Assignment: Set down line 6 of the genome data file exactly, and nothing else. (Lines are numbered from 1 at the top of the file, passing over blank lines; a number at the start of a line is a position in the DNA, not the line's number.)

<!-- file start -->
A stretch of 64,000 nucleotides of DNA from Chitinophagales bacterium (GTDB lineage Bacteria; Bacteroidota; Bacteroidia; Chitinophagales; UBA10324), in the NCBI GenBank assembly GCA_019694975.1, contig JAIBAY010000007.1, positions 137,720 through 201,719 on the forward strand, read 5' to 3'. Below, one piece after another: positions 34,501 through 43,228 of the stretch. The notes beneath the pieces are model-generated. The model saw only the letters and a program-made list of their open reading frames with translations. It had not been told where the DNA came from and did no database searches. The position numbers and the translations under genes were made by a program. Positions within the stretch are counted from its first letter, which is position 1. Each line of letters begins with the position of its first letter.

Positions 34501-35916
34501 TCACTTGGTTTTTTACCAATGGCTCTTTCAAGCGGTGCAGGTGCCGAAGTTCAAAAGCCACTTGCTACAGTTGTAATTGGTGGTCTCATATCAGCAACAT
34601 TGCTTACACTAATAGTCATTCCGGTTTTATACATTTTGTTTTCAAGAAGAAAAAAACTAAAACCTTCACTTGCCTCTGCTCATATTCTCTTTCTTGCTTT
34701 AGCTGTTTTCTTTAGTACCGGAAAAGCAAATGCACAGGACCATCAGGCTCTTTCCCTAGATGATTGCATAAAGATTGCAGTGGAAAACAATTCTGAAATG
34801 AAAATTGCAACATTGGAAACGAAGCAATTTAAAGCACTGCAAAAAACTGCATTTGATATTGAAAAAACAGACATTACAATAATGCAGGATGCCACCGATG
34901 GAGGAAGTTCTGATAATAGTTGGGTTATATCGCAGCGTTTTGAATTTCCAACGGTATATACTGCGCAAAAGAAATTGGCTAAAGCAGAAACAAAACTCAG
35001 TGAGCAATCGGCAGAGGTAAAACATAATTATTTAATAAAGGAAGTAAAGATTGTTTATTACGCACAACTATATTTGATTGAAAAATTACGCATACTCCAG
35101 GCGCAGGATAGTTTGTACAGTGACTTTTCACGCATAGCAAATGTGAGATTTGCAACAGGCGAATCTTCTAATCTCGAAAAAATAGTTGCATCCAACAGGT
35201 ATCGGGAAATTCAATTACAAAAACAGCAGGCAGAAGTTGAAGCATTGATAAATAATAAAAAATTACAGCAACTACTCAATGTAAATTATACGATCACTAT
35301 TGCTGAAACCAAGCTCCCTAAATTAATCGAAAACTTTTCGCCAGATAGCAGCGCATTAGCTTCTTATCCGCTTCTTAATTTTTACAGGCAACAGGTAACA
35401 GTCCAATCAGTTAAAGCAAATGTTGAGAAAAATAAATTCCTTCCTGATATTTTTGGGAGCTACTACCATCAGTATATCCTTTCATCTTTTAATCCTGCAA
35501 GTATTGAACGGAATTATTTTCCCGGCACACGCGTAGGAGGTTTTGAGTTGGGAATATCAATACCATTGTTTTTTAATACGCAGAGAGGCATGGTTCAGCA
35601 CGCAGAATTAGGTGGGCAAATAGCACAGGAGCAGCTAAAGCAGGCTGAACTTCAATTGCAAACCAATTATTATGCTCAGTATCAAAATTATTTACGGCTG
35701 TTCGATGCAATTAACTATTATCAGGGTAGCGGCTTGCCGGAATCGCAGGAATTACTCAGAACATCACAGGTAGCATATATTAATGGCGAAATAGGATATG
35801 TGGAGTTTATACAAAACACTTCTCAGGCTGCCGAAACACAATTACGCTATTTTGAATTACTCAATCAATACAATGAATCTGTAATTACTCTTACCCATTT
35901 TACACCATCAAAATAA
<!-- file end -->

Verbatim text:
34801 AAAATTGCAACATTGGAAACGAAGCAATTTAAAGCACTGCAAAAAACTGCATTTGATATTGAAAAAACAGACATTACAATAATGCAGGATGCCACCGATG